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ancient antiquity appearance arms beautiful become brought called character charm Christmas church completely dark death deep delight door early earth effect England English entered face fancy father feelings fire flowers friends give given grave green hall hand head heard heart hour Indian interest Irving John keep kind known lady land light lived London look manner Master meet mind morning nature neighboring never night observed once original passed poem poet poor present pride received remains round scene seemed seen Shakespeare side sometimes song soon sound spirit story taken thing thought tion told tomb trees true turn village wandering whole wild window writers young
Página 54 - He recognized on the sign, however, the ruby face of King George, under which he had smoked so many a peaceful pipe; but even this was singularly metamorphosed. The red coat was changed for one of blue and buff, a sword was held in the hand instead of a sceptre, the head was decorated with a cocked hat, and underneath was painted in large characters, GENERAL WASHINGTON.
Página 48 - ... cliffs, and scarcely lighted by the reflected rays of the setting sun. For some time Rip lay musing on this scene ; evening was gradually advancing; the mountains began to throw their long blue shadows over the valleys ; he saw that it would be dark long before he could reach the village, and he heaved a heavy sigh when he thought of encountering the terrors of Dame Van Winkle. As he was about to descend, he heard a voice from a distance, hallooing, " Rip Van Winkle ! Rip Van Winkle ! " He looked...
Página 231 - Lear. The little dogs and all, Tray, Blanch, and Sweet-heart, see, they bark at me.
Página 401 - ... loosely hung together. His head was small, and flat at top, with huge ears, large green glassy eyes, and a long snipe nose, so that it looked like a weathercock perched upon his spindle neck, to tell which way the wind blew. To see him striding along the profile of a hill on a windy day, with his clothes bagging and fluttering about him, one might have mistaken him for the genius of famine descending upon the earth, or some scarecrow eloped from a corn-field.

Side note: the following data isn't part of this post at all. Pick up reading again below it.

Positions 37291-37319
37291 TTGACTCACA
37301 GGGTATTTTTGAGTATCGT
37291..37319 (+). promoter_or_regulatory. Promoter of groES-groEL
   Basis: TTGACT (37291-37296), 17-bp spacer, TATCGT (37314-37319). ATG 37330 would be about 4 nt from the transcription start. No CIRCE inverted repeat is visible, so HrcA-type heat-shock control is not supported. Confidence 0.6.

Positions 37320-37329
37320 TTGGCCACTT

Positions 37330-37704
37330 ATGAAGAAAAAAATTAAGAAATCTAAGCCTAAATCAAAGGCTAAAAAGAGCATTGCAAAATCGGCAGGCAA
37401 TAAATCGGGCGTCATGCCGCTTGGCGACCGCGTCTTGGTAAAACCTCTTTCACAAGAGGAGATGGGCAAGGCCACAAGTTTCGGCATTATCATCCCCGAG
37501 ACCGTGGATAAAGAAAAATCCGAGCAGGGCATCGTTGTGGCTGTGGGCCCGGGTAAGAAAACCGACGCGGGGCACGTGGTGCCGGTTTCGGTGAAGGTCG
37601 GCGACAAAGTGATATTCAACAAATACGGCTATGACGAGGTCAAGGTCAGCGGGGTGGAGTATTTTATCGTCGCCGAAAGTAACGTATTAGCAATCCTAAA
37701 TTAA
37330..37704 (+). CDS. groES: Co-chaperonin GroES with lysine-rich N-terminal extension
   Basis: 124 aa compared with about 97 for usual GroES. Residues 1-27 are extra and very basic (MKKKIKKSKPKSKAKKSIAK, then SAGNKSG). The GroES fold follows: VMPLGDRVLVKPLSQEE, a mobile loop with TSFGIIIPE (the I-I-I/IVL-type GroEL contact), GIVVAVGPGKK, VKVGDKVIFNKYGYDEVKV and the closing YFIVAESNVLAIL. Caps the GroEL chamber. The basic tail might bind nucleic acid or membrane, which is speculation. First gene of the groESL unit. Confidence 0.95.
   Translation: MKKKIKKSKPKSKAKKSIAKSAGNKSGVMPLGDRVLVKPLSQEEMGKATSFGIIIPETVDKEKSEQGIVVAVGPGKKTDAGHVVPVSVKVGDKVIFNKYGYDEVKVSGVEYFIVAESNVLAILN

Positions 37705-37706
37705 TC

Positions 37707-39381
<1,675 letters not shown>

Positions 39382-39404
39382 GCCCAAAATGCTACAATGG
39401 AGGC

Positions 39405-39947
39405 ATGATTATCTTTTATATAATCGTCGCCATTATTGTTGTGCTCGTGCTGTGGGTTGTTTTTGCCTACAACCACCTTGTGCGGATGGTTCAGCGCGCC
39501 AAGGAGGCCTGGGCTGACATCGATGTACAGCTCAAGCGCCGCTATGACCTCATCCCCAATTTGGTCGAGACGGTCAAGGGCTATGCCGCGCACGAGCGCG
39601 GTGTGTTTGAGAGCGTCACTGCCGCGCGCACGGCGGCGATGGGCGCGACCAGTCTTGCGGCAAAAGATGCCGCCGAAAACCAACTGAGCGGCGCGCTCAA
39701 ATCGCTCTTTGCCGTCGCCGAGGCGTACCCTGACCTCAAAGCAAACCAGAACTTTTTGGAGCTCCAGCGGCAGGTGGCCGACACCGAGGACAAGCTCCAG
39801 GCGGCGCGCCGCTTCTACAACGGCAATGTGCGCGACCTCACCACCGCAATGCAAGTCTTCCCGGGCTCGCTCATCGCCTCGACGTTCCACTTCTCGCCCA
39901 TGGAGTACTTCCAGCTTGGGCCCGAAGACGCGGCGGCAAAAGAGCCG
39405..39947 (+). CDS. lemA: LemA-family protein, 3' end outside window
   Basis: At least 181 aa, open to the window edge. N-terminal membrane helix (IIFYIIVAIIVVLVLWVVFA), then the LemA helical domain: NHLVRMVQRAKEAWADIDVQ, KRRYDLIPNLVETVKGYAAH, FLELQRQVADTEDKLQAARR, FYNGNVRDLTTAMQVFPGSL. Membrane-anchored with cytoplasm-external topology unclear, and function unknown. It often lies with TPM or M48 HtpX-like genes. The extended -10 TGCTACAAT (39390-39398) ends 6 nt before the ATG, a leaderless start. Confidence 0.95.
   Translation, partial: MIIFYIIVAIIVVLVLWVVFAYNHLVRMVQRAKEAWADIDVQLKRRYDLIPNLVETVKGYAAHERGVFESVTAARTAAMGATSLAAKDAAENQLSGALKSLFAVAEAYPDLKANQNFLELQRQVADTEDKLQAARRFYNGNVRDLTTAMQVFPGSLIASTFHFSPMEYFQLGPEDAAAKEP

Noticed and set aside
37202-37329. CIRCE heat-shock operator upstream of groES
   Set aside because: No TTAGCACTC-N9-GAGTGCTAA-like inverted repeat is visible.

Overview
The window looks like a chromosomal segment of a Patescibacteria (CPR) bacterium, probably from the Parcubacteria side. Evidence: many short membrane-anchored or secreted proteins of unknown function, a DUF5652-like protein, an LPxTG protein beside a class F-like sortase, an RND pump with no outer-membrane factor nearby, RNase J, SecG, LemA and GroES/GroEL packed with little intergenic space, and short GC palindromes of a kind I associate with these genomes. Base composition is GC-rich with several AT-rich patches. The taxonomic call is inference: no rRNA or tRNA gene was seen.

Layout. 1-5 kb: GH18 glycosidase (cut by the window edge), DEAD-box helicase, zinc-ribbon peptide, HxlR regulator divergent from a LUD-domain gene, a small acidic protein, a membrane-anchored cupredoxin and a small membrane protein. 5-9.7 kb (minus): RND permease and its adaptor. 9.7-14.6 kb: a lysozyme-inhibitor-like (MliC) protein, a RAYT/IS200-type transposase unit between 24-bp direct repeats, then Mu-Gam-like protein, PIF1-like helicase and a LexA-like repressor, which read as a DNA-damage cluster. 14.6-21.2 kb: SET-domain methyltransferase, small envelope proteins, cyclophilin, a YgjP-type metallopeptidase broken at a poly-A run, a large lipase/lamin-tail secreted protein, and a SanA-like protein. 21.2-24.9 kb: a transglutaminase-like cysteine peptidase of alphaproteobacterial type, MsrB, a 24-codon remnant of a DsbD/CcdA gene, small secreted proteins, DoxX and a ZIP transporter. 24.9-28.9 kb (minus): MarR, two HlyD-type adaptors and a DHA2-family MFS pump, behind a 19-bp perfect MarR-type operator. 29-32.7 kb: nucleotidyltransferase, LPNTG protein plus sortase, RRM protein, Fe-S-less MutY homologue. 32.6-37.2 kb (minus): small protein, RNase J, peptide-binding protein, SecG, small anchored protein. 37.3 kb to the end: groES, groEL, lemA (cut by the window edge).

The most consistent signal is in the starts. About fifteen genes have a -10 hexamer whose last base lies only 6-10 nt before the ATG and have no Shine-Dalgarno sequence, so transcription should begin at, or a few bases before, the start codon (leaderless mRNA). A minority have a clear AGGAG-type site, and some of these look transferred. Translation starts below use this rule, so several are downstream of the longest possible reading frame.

Página 378 - This is the prettiest low-born lass that ever Ran on the green-sward : nothing she does or seems But smacks of something greater than herself, Too noble for this place.
Página 313 - Hark, hark! the lark at heaven's gate sings, And Phoebus 'gins arise, His steeds to water at those springs On chaliced flowers that lies; And winking Mary-buds begin To ope their golden eyes: With every thing that pretty is, My lady sweet, arise: Arise, arise.
Página 89 - She is far from the land where her young hero sleeps. And lovers around her are sighing; But coldly she turns from their gaze, and weeps, For her heart in his grave is lying. She sings the wild song of her dear native plains, Every note which he loved awaking — Ah '. little they think, who delight in her strains, How the heart of the minstrel is breaking...
Página 41 - Appalachian family, and are seen away to the west of the river, swelling up to a noble height and lording it over the surrounding country. Every change of season, every change of weather, indeed, every hour of the day, produces some change in the magical hues and shapes of these mountains, and they are regarded by all the good wives far and near as perfect barometers.
Página 49 - As they ascended Rip every now and then heard long rolling peals like distant thunder, that seemed to issue out of a deep ravine or rather cleft between lofty rocks, toward which their rugged path conducted.
Página 44 - Morning, noon, and night, her tongue was incessantly going, and everything he said or did was sure to produce a torrent of household eloquence. Rip had but one way of replying to all lectures of the kind, and that, by frequent use, had grown into a habit. He shrugged his shoulders, shook his head, cast up his eyes, but said nothing.